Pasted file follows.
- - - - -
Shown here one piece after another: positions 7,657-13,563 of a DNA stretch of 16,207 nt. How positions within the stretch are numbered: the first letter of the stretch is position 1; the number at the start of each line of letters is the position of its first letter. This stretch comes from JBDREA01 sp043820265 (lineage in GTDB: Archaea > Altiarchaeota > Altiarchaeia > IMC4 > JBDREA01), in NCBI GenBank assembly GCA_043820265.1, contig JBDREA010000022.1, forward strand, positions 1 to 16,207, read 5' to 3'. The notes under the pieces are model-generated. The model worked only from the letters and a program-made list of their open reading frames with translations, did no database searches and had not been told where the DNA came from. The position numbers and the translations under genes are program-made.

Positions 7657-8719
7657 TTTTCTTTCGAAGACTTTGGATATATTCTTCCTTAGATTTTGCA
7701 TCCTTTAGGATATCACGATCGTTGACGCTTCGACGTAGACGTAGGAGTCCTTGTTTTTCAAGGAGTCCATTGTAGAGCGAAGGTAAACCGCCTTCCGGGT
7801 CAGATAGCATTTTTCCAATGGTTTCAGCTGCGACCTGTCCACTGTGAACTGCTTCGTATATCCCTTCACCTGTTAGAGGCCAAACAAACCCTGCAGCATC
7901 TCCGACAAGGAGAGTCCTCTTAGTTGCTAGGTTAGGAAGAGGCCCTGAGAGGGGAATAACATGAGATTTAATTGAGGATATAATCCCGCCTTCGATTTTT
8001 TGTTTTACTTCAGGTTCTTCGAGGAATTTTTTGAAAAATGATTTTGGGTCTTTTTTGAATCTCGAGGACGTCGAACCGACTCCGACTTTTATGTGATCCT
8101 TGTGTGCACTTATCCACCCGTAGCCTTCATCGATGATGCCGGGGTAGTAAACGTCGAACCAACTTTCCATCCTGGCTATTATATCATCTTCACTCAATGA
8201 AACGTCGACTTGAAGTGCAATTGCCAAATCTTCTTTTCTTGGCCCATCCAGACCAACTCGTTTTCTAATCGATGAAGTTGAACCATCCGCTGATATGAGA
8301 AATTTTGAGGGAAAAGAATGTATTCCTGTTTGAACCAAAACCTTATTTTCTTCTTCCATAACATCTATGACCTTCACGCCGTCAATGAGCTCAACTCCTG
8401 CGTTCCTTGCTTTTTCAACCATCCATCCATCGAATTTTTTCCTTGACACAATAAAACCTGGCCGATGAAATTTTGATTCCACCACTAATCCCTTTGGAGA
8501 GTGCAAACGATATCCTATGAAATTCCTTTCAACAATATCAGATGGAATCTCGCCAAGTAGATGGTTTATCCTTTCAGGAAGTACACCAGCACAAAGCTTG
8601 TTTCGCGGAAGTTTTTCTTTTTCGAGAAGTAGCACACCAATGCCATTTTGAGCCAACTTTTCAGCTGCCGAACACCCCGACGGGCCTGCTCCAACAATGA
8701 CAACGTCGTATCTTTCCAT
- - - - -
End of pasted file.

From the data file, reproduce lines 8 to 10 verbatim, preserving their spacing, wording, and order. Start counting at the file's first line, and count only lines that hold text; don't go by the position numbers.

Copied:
8101 TGTGTGCACTTATCCACCCGTAGCCTTCATCGATGATGCCGGGGTAGTAAACGTCGAACCAACTTTCCATCCTGGCTATTATATCATCTTCACTCAATGA
8201 AACGTCGACTTGAAGTGCAATTGCCAAATCTTCTTTTCTTGGCCCATCCAGACCAACTCGTTTTCTAATCGATGAAGTTGAACCATCCGCTGATATGAGA
8301 AATTTTGAGGGAAAAGAATGTATTCCTGTTTGAACCAAAACCTTATTTTCTTCTTCCATAACATCTATGACCTTCACGCCGTCAATGAGCTCAACTCCTG